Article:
SBD/Issue 152/Leagues & Governing BodiesPrint All
Goodell Says Players Who Have Performed
On NFL Level Should Be Compensated
Stafford's Guaranteed $41.7M Sets Record
For Most Guaranteed Money In NFL History
PLAYERS NOT THRILLED WITH DEAL: Vikings QB Sage Rosenfels said of Stafford's deal, "It just blows me away. Right or wrong, he makes twice as much money as [Patriots QB] Tom Brady. To me, it doesn't make sense." Vikings DE Jared Allen: "It's outrageous, absolutely outrageous. The guy's never taken a snap. I'm happy for him, but we got guys in this league that have played 10, 12 years that earn their wages every day and they don't see that kind of money" (Minneapolis STAR TRIBUNE, 4/26).
AGENTS DISCUSS SYSTEM: Sportstars Inc. agent Jason Chayut noted the Draft “has proven to be an inexact science,” and a rookie cap will be “something that will certainly be up for discussion with the next CBA.” Agent Leigh Steinberg noted signing bonuses first were given to players due to “competition between leagues.” Steinberg: “It’s not like if they don’t sign with their team they have a great choice. They’re not going to go back to their campuses and develop a new theory of superconductivity.” Meanwhile, Chayut said, “Different agents have a lock on some of the higher picks and they wield a lot of clout behind the scenes with the CBA negotiations. It’s in their best interests to keep some of these top picks getting these exorbitant amounts of money” (“America’s Nightly Scoreboard,” Fox Business, 4/24).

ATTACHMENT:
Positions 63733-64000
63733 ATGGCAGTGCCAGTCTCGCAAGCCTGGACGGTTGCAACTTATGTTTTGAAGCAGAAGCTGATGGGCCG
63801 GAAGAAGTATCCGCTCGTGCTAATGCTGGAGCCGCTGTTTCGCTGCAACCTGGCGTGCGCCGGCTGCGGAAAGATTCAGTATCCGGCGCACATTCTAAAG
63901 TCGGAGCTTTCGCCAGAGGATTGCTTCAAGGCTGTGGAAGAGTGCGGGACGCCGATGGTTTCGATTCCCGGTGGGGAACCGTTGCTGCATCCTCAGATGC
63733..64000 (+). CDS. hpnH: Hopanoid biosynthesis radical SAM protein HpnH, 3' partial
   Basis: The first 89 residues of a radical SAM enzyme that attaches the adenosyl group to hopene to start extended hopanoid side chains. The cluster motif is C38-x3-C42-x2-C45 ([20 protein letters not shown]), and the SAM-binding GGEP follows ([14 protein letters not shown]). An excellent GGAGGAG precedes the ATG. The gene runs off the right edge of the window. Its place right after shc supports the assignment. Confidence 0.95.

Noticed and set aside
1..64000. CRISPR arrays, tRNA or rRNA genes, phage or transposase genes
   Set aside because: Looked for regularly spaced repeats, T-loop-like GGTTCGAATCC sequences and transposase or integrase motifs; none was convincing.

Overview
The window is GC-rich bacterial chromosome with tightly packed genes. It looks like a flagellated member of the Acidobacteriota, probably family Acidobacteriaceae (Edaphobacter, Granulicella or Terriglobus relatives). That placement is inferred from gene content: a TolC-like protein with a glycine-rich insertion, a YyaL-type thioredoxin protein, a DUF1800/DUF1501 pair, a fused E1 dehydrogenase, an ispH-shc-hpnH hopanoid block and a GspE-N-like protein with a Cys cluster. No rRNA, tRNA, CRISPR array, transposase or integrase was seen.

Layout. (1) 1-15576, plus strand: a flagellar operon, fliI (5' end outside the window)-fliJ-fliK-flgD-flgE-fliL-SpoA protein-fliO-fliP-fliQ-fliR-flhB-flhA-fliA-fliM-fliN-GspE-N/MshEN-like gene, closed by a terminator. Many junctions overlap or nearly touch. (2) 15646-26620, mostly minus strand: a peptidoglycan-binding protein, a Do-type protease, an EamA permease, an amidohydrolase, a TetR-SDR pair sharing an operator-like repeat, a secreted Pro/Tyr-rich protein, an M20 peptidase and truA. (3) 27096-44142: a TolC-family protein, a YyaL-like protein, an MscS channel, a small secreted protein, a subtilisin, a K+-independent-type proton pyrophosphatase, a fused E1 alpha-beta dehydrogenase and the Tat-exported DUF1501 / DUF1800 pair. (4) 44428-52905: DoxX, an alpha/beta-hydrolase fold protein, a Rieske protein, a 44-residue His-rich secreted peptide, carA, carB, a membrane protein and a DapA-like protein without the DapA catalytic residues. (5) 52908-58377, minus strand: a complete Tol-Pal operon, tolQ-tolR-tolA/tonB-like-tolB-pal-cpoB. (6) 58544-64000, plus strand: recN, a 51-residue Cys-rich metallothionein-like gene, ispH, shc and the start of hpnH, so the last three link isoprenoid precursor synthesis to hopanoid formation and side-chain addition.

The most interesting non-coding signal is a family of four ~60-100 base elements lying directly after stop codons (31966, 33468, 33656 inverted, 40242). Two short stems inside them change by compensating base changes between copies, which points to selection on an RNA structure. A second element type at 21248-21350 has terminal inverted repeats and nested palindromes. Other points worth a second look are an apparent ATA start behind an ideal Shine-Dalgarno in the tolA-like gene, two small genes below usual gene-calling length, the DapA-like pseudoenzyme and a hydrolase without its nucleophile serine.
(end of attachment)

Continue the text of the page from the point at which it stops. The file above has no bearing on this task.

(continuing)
LIONS LOSE AGAIN: In Detroit, Michael Rosenberg wrote the Lions "got absolutely schooled on this contract negotiation," and they "totally botched it." The Lions "cost themselves millions of dollars they could have spent on other players, and they once again caused people around the NFL to shake their heads." The Lions "complained that rookie bonuses are way too high, then went way higher than they ever needed to go." The Lions and President Tom Lewand "looked like amateurs here." Instead of "saying they needed to sign somebody to a reasonable deal, they said they needed to sign somebody before the draft," which "put the pressure on them" (DETROIT FREE PRESS, 4/25). Also in Detroit, Drew Sharp wrote the Lions "had no choice but basically giving Stafford what he demanded in guaranteed dollars." However, the anger "should be directed at the NFL and the Players' Association for a [CBA] that unfairly and outrageously rewards unproven potential" (DETROIT FREE PRESS, 4/25).